He may be the youngest of the group, but Josh Thornhill brings a wealth of experience and enthusiasm to the team. With over ten years of military service, both as an Army Engineer and a Navy Clearance Diver, he is disciplined and focused, but he also likes to have a laugh and joke with the boys. Josh values teamwork and believes that keeping up morale with support and laughter is essential to making sure everyone’s spirits are kept high.

As soon as Josh heard about The Late Arrivals Club Commemorative Run, he was eager to take part. The story of Mick Ey and his mates inspired him and he wanted to honour those men who faced such hectic conditions and returned home. For Josh, the limited recovery time each day and the harsh the climate conditions will be the hardest part of the challenge. However, with the support and love of his kids and family, and enough fresh socks, he’s confident he has what it takes to run across the desert for 11 days straight!

Through his run, Josh will pay tribute to the mental battles faced by our military brothers and sisters, and for those who have lost in the battle and wars within their own minds. He hopes to raise awareness of the mental health epidemic within the Australian Defence Force whilst raising funds to support the families left with only memories.

Tony Ey

Tony Ey, son of Reginald Ey from the bomber crew. Father of Jason Ey, one of our runners. The Chief! Currently spending his days doing humanitarian aid throughout Southeast Asia he’s given his time to help us go the distance in the desert.

Tony himself spent 20 years in the Military, also a Navy Clearance Diver. His father, both his uncles, both his brothers and his son all have war service so no surprises a charity such as Legacy is close to the heart. He served as one of only 49 Australian Clearance Divers in South Vietnam during the war.

Tony is both excited and proud to be a part of the Late Arrivals Club run in March 2020.

Angela Brient

Angela is a war widow. In many ways she sums up the whole reason for this event. She has four young children aged between 8 and 14. They are all without a Dad as a direct result of his active service.

After 22.5 years in the Air Force husband Terry sustained a severe spinal injury on deployment in the Middle East. Despite successful surgery, his mental heath suffered before taking his own life in 2017.

Angela is working tirelessly behind the scenes with administrative duties and making sure safety management and traffic plans are set in place. We are so grateful she is on the team and having Angela onboard is a constant reminder that Legacy need our help to make sure families like hers are taken care of after such sad circumstances resulting from someone trying to serve their nation the best they can.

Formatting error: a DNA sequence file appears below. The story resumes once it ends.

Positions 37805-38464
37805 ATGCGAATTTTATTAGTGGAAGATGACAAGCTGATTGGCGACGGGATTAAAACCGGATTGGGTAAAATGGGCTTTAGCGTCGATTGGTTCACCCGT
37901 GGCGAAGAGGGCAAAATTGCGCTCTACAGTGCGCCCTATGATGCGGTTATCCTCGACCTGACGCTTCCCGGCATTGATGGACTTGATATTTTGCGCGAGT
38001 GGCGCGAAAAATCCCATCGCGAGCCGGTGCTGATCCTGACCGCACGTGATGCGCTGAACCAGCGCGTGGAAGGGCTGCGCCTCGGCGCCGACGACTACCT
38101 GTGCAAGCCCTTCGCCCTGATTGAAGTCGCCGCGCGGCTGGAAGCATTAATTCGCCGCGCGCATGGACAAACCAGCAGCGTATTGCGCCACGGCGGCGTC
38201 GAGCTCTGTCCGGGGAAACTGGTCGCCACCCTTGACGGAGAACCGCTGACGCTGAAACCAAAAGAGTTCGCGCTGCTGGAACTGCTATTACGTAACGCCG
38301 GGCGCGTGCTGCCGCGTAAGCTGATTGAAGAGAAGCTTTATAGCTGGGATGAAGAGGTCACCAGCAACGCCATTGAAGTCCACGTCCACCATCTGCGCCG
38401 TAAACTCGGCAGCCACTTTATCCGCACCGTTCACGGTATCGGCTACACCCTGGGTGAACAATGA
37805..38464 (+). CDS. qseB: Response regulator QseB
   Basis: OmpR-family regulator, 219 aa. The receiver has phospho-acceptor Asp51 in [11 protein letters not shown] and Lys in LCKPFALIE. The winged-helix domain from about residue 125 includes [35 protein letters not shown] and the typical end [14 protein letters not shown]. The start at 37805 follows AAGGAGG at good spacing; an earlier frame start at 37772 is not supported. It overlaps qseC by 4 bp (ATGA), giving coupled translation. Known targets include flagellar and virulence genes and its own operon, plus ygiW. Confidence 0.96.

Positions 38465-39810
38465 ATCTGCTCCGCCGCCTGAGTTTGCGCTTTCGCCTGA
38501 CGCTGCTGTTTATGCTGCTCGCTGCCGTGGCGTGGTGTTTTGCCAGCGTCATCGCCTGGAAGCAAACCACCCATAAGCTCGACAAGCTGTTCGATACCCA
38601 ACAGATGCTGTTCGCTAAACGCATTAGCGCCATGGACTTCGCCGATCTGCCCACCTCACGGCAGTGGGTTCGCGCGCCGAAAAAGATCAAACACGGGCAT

Steve Stoll

Steve is a veteran himself serving in the Royal Australian Navy. He now currently manages the Legacy Camp located in the South West of WA as a full-time volunteer.

There are over 4000 active volunteers throughout Australia who ensure Legacy’s promise to care for the families of deceased veterans is kept.

Legacy are the beneficiary of our commemorative run and having Steve on the ground representing this amazing charity is going to be a great help to our mission.

Steve wants to be there to help the runners achieve their goal and is excited to be a part of a team that highlights mate-ship, courage, and perseverance.

Davina Dean

Davina is looking forward to documenting this unique and worthwhile cause which symbolises the ongoing daily struggles faced by our veterans and their families.

Davina is an award-winning photojournalist from Zimbabwe who relocated to Perth in 2015 with her husband and Late Arrivals team runner Deano. Together they own and operate their film and photography company based in Bridgetown, WA that provide for families, businesses and not-for-profits www.twodee.com.au

Along with sharing her camera talents with the world, she has also kindly volunteered to take care of the team providing first aid. We expect a blister or two(hundred) so she may have a busy 11 days in the desert ahead of her.

Somer Jones

Somer joins our crew for the preparation phase of the run to ensure our runners will be taken care of performing at an optimal level throughout the 11 days.

Somer is a Personal Trainer as well being in charge of all things diet and nutrition at her gym.

We’re excited to have her knowledge and expertise onboard taking out all the guess work of supplements, hydration, vitamins and minerals.